Lansdowne Live

Some misc observations on Lansdowne Live, and in particular the meeting last night at arena Tom Brown arena.

1. Opponents are well organized, sporting custom printed apparel and carry bags (made of recycled hemp, I hope) and handing out reams of photocopied green paper that may have required the souls of every tree in the Glebe. Of course, the Glebe trees are still there (at least along Ralph and Percy when I walked up those streets yesterday) so trees from some other place were sacrificed. Sacrificing somewhere else seems a common theme.

2. The green shirters took off their shirts to sit among the audience or ask questions at the mike, at last night’s Live meeting, thus appearing as ‘unaffiliated’ citizens when they hissed and boo’d answers and people they didn’t like. As the meeting ended, the team uniforms were pulled on again. We require lobbyists to register so we know who is meeting whom, it might be nice if citizen lobbyists for one particular cause did the same by keeping their shirts on. (I wore a sweater and jacket throughout the meeting, the air conditioning worked well and continuously despite the crowded room).

3. Cullen, running for mayor, repeatedly referred to Bayview as the best site. He did not mention any alternative sites, certainly none in the Glebe or Ottawa South. He did not mention whether the local residents should have any voice in the matter. He gave every impression his mind was completely made up.

4. I am amazed at the ability of residents and politicians  to call for consultative planning but conveniently ignore the fact that the Bayview site already has a plan for 1600 medium density housing units and a 300,000 sq ft civic building (envisioned in the 2004 study final to be the library, which is now going elsewhere). But no where was a 25,000 seat stadium mentioned. I reviewed this with city planning staff and other community groups, and they confirm a stadium was not on the books. I also reread the Bayview report. Nary a stadium in sight, despite Martin claiming that residents have been consulted.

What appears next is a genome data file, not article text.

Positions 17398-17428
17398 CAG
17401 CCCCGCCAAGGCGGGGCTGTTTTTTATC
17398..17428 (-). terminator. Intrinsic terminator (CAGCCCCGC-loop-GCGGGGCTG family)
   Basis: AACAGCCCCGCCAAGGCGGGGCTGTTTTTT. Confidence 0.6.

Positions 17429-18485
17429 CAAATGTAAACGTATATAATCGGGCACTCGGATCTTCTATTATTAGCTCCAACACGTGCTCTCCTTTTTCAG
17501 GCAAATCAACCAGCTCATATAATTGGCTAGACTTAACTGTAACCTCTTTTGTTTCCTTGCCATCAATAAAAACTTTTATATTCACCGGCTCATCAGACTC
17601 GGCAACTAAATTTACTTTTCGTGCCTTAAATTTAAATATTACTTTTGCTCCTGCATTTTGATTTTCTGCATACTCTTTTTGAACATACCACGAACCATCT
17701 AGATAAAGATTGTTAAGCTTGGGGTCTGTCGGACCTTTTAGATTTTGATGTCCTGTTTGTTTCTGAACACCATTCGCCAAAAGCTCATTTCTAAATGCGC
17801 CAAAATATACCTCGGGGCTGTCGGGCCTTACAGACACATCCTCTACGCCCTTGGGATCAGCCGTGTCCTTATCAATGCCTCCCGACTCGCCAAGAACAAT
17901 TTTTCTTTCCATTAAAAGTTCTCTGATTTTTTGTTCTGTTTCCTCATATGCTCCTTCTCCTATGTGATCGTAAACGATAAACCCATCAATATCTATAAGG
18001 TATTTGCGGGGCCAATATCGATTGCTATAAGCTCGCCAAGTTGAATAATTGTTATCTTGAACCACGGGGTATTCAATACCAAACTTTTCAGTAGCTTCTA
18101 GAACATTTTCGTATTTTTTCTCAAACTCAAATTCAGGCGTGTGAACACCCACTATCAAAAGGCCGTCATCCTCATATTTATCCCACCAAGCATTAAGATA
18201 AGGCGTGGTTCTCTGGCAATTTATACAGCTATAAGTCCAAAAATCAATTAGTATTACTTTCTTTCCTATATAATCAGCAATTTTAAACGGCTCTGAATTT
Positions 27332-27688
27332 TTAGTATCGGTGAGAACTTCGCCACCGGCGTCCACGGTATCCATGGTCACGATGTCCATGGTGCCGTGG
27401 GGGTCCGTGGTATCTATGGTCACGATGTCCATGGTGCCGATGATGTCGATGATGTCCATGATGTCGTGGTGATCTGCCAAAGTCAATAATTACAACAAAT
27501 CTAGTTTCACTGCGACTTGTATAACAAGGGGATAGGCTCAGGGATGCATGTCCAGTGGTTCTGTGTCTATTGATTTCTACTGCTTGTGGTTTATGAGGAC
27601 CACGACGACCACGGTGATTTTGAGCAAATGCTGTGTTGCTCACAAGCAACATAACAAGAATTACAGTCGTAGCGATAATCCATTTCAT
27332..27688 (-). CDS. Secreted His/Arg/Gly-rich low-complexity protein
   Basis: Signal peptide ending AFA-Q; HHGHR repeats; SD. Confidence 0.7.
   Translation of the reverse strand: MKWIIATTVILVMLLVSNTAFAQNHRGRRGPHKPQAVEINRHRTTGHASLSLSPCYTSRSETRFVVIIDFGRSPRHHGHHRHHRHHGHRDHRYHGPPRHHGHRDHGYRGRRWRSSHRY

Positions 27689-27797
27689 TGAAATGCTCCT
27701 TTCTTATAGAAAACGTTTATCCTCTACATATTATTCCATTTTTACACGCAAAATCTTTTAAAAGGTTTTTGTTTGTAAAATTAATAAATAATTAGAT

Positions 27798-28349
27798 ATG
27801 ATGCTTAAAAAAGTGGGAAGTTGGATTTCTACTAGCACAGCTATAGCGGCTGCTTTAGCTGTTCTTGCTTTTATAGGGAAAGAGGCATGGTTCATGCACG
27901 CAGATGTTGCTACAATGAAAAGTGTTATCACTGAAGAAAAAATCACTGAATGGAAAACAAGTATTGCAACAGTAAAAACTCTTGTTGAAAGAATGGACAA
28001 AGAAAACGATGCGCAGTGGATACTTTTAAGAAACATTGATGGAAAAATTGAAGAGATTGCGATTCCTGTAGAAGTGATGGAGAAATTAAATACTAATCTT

5. Getting into the Live meeting at Tom Brown was like running a gauntlet of time share salespeople in Mexico, with hyper-ventilating sales people pushing the merits of their real estate dreams. The alternatives to Lansdowne only look attractive because they are not fleshed out, they are conceptual ideas only, being compared to a detailed Lansdowne plan. Of course it is easy to pick at the detailed plan and fantasize about the vague one. Sell the sizzle.

6. I am constantly amazed at the people – politicians, architects, professors – who use one set of words to tell us why Lansdowne is Bad Plan (parking horrors! ugly stadium! sensitive neighborhood!) but then switch vocabulary when suggesting alternatives such as Bayview (civic structure! pedestrian paradise! transit nirvana!).  Residents of the Bayview area may be lower income than the Lansdowne area but we are not stupid.

 7. I am surprised how many people latch onto flimsy straws that support their views without thinking it through. Parking around Lansdowne – now and in the future – will be a problem. So will transit access. So people jump to the Bayview site as solving all this because its on one or more LRT lines (so would the Carleton site, but hey, that’s too close to … ). Well, Bluesfest is located just a few hundred meters east of Bayview, equally right on the transit line, and the neighborhood was plagued with parking problems as thousands of attendees drove to the event and tried to park on lawns, bouelevards, and park space when they couldn’t find free on-street parking in the first block off the site. What will make all these people suddenly decide to take transit to the stadium?

8. People at the meeting derrided the park and ride schemes proposed in the Lansdowne Live plan, saying no one would park at Carleton U ($$) or Billings Bridge (because the mall is open 7 days a week and most evenings). But then, how would transit work for Bayview if people aren’t expected to park at Lincoln fields, College Square, St Laurent and other shopping centres to take the LRT? Is the City expected to provide new larger park and ride lots for 24,000 cars? If so, shouldn’t we consider where and at what cost?